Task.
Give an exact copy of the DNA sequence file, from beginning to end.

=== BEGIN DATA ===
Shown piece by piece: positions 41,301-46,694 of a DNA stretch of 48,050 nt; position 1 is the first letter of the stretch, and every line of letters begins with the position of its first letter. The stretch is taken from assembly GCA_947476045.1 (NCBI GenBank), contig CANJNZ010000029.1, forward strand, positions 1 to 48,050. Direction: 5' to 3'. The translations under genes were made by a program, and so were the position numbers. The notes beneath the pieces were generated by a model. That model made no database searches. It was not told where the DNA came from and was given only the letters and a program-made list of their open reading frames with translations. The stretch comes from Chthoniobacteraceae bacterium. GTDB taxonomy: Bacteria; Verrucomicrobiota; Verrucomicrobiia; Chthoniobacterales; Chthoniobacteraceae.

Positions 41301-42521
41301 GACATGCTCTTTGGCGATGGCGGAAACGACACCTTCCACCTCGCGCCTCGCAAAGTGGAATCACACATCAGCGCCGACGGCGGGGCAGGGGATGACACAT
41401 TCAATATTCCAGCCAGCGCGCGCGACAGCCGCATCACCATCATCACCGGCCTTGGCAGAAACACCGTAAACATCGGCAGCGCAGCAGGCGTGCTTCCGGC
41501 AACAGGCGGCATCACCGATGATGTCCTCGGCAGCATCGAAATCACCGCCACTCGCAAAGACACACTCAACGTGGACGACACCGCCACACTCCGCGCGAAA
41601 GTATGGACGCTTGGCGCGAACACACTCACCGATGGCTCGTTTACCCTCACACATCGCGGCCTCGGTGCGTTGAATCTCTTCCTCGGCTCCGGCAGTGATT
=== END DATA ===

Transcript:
Shown piece by piece: positions 41,301-46,694 of a DNA stretch of 48,050 nt; position 1 is the first letter of the stretch, and every line of letters begins with the position of its first letter. The stretch is taken from assembly GCA_947476045.1 (NCBI GenBank), contig CANJNZ010000029.1, forward strand, positions 1 to 48,050. Direction: 5' to 3'. The translations under genes were made by a program, and so were the position numbers. The notes beneath the pieces were generated by a model. That model made no database searches. It was not told where the DNA came from and was given only the letters and a program-made list of their open reading frames with translations. The stretch comes from Chthoniobacteraceae bacterium. GTDB taxonomy: Bacteria; Verrucomicrobiota; Verrucomicrobiia; Chthoniobacterales; Chthoniobacteraceae.

Positions 41301-42521
41301 GACATGCTCTTTGGCGATGGCGGAAACGACACCTTCCACCTCGCGCCTCGCAAAGTGGAATCACACATCAGCGCCGACGGCGGGGCAGGGGATGACACAT
41401 TCAATATTCCAGCCAGCGCGCGCGACAGCCGCATCACCATCATCACCGGCCTTGGCAGAAACACCGTAAACATCGGCAGCGCAGCAGGCGTGCTTCCGGC
41501 AACAGGCGGCATCACCGATGATGTCCTCGGCAGCATCGAAATCACCGCCACTCGCAAAGACACACTCAACGTGGACGACACCGCCACACTCCGCGCGAAA
41601 GTATGGACGCTTGGCGCGAACACACTCACCGATGGCTCGTTTACCCTCACACATCGCGGCCTCGGTGCGTTGAATCTCTTCCTCGGCTCCGGCAGTGATT